General Electric CF-6 turbofan
General Electric CF-6 Turbofan Engine

You may not know it, but if you’ve traveled on an aircraft there’s a good chance that you were propelled, safely and competently, by a General Electric CF-6 turbofan engine. It first flew in 1970 and is still going strong today.

Originally built for the US military’s collosal Lockheed C5 Galaxy cargo aircraft (which used four), and known as the T39, General Electric built the CF-6-6 to power the Lockheed L-1011 “Tristar” and McDonnell Douglas DC-10 widebody commercial airliners. The CF-6-6 was a more efficient and more powerful version than the T39 was; the military usually doesn’t care quite so much about their fuel bills as the airlines do. The Tristar then opted for the Rolls-Royce RB211 turbofan instead (an incredible engine seen most often pushing Boeing 757s into the skies and delivering a unique, orchestral, buzzsaw sound when at high power) so the DC-10 became the original customer, entering service in 1971.

In 1974, the then-new Airbus A300B2-1A was powered by a new variant of the CF-6 known as the CF-6-50. In 1975, KLM ordered Boeing 747s with CF-6-50 powerplants.

In 1982, the Boeing 767 entered service with the next iteration of the engine, the CF-6-80A. This engine was ETOPS certified, allowing for extended-range journeys away from suitable airports when the aircraft was fitted with only two engines. In 1983, the similarly-sized Airbus A310 entered service with the same CF-6-80A engine.

The CF6-80-C2 first flew in commercial service in October 1985 after some scary failures of the -80A engine, which had left some Boeing 767s in the scrapyard. The -80-C2 is currently flying on 747s, MD-11s, A300s, A310s, Boeing 767s and the C-5M Super Galaxy military cargo aircraft.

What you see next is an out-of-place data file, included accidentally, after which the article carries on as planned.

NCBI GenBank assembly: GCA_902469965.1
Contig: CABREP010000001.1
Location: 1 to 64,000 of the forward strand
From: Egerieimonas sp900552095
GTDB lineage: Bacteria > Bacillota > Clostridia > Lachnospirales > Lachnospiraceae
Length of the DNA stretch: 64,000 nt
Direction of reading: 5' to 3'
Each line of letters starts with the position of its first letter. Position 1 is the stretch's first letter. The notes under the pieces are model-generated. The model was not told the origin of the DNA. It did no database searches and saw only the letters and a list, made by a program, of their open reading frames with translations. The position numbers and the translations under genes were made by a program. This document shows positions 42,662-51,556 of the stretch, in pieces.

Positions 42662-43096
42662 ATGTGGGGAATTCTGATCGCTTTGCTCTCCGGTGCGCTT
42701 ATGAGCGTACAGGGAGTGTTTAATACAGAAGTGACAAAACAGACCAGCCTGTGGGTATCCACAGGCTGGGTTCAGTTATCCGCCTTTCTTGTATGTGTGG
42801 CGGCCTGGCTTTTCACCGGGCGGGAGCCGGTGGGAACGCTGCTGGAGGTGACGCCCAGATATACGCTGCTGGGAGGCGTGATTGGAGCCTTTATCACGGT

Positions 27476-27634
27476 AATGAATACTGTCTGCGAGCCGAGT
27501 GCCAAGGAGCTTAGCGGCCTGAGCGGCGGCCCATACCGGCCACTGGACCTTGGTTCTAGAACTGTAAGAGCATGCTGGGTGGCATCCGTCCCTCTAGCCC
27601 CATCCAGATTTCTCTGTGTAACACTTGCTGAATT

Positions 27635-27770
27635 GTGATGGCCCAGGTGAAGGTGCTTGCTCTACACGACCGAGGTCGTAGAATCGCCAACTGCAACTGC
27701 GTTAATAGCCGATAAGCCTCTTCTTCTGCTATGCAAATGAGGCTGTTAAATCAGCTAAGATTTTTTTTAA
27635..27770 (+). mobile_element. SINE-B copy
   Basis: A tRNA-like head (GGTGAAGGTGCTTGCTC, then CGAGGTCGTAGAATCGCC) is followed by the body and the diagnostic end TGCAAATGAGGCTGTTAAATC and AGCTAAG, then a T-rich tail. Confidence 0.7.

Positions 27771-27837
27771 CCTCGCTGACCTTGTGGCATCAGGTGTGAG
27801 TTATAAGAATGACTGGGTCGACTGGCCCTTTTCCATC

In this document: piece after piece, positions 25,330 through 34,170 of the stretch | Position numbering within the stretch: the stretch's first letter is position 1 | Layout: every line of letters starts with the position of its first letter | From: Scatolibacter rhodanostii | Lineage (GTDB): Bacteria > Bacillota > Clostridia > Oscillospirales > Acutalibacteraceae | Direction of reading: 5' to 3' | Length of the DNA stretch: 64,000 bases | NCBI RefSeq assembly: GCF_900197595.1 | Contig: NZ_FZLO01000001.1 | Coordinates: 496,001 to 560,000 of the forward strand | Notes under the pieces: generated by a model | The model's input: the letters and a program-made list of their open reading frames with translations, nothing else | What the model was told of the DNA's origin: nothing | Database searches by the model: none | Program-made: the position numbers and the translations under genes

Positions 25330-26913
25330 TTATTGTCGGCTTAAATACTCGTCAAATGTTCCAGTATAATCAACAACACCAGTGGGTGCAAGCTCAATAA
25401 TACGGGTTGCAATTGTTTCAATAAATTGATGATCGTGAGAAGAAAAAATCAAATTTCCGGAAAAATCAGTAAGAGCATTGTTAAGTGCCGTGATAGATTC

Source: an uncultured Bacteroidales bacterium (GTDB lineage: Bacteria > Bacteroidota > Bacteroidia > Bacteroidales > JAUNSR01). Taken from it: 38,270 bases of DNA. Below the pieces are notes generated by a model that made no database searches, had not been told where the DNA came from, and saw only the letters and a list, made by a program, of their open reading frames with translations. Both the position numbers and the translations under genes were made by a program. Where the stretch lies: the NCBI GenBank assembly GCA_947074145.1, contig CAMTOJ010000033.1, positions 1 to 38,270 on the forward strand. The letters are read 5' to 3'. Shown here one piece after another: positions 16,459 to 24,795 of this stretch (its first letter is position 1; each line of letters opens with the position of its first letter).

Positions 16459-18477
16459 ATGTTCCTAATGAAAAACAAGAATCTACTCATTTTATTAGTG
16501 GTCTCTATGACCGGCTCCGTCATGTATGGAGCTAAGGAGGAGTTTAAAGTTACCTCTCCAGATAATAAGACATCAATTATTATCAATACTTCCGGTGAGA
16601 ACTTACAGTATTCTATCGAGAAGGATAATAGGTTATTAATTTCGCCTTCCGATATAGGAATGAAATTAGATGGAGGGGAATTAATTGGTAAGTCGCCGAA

McDonnell Douglas MD-11
KLM Royal Dutch Airline McDonnell Douglas MD-11. The last airline to use the MD-11 in passenger service.


In 1987, Airbus launched the Airbus A330 project. This aircraft was offered with three different types of engine, one from each of GE, Rolls Royce and Pratt & Whitney. The GE engine offered was an evolution of the CF-6-80 called the CF-6-80C2.

Perhaps the most impressive statistic of the CF-6-80C2 is that it powers the most famous aircraft* in the world, Air Force One:

Air Force One (Boeing VC-25)
Air Force One (Boeing VC-25) with General Electric CF-6-80C2 engines.


General Electric’s new powerplant is called the GEnx and is a revolution compared to the CF-6. GEnx uses gears to allow different parts of the engine to spin at their optimum speed for the flight regime the aircraft is in (take off, cruise, landing, etc). Who know what the next 40 years of General Electric research and development will bring…

* Yes, I know Air Force One is only a callsign and there are actually two VC-25s (28000, and 29000), stop being so pedantic.